Gun Control and Political Correctness

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by Robert Anderson by Robert Anderson Recently by Robert Anderson: What Will the Doctors Do?

     

Silence rarely conveys knowledge, especially when it's the result of intimidation. There are moments when it's prudent to remain silent, but hardly when you're in the midst of a gun ownership debate. The political class, and its anti-gun proponents, are today engaged in a massive legal assault on citizen gun ownership through regulation and/or abolition. Their arguments are well-known and much has been written on the subject, both in favor and in opposition to the idea.

Unfortunately, silence due to "political correctness" is hampering a frank and honest discussion of the fundamental issue of citizen gun ownership. While gun ownership for personal protection or sporting uses are being heatedly defended, these are only secondary considerations to the more critical concern over citizen ownership of guns. The preeminent and fundamental case for gun ownership by citizens is to secure and preserve the means for individuals to safeguard their lives and property from a potentially threatening oppressive government.

Of course this tends to sound paranoid, for after all, most citizens today view our government as a responsive political institution, primarily engaged in helping its citizens to secure a better quality of life. Such common sentiments about one's government are not new. Even the Germans shared such a view of their own government at the beginning of the 20th century. So, to express concerns today that our politicians and bureaucrats could someday turn against their own citizens and inflict violent harm upon them is harshly condemned by many as being ludicrous.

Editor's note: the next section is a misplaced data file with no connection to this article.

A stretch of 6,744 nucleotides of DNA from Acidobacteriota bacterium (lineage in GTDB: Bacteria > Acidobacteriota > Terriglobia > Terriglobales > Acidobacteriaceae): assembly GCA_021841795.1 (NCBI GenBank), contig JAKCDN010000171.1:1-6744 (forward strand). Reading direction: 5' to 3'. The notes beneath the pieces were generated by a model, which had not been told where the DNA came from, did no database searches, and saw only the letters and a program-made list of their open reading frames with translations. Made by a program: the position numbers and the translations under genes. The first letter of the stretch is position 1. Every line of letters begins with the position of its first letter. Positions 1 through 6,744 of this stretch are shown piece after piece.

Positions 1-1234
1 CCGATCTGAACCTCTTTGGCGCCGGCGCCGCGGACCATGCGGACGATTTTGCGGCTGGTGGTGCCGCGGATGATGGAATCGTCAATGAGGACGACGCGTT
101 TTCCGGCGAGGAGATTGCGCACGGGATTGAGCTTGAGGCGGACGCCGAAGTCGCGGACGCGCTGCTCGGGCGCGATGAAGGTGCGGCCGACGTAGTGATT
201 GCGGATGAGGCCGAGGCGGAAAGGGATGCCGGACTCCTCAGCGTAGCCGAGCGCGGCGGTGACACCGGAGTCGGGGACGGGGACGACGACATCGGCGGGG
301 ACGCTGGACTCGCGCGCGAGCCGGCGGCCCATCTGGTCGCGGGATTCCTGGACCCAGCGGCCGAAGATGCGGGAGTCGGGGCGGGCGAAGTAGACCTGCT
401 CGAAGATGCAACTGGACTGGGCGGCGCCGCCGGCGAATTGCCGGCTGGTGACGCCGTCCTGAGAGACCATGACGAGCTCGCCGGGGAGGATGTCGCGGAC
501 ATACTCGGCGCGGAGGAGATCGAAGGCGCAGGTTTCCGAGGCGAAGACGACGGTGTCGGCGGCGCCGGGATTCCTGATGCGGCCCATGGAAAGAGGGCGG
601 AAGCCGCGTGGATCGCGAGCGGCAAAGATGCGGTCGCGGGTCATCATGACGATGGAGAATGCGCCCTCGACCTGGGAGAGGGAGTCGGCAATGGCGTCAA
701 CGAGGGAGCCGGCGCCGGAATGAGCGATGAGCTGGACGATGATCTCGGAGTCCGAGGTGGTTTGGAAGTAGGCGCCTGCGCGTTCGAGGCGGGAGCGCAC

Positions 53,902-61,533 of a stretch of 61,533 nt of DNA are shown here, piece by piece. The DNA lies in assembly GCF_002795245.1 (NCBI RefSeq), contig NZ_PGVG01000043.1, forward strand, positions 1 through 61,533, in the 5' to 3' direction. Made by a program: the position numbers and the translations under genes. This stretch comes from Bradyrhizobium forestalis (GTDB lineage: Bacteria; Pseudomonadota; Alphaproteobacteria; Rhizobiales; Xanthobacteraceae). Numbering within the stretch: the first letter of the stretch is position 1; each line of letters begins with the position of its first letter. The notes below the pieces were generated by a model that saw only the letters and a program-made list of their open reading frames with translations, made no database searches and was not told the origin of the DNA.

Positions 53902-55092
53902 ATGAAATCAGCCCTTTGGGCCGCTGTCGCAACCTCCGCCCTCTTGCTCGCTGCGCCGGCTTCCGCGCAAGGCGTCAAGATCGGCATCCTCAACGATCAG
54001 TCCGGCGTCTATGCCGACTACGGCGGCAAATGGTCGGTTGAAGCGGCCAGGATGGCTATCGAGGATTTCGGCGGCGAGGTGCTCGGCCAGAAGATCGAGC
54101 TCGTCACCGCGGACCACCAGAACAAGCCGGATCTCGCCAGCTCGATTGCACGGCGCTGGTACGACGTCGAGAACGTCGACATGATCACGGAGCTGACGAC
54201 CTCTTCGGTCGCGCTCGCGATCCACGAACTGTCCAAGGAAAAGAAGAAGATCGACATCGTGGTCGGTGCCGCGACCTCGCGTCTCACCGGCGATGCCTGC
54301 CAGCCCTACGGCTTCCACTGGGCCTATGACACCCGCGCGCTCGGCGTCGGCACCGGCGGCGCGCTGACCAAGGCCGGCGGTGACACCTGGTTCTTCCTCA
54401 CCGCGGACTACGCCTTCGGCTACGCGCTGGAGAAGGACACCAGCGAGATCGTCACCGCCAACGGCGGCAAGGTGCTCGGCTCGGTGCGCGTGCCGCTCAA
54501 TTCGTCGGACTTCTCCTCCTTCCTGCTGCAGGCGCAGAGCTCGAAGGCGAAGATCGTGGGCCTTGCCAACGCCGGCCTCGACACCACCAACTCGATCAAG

After all, many politicians and anti-gun proponents today are convinced no democratic government could ever become so oppressive and dictatorial, certainly not our own. But what we believe and what may prove true are not always the same. We know the face of the future is forever veiled by the hand of God and none of us can ever know with certainty where we're headed. But acquiring an understanding of the past is another matter, and we'd all be wise to heed it. Too often the past is prologue to the future so it's always prudent to remind ourselves of Edmund Burke's famous line, "Those who cannot remember the past are condemned to repeat it." And it's equally important to remind ourselves that the essence of government is a sovereign power with a monopoly over initiating force upon others, a coercive power which has become deadly and violent many times throughout the ages.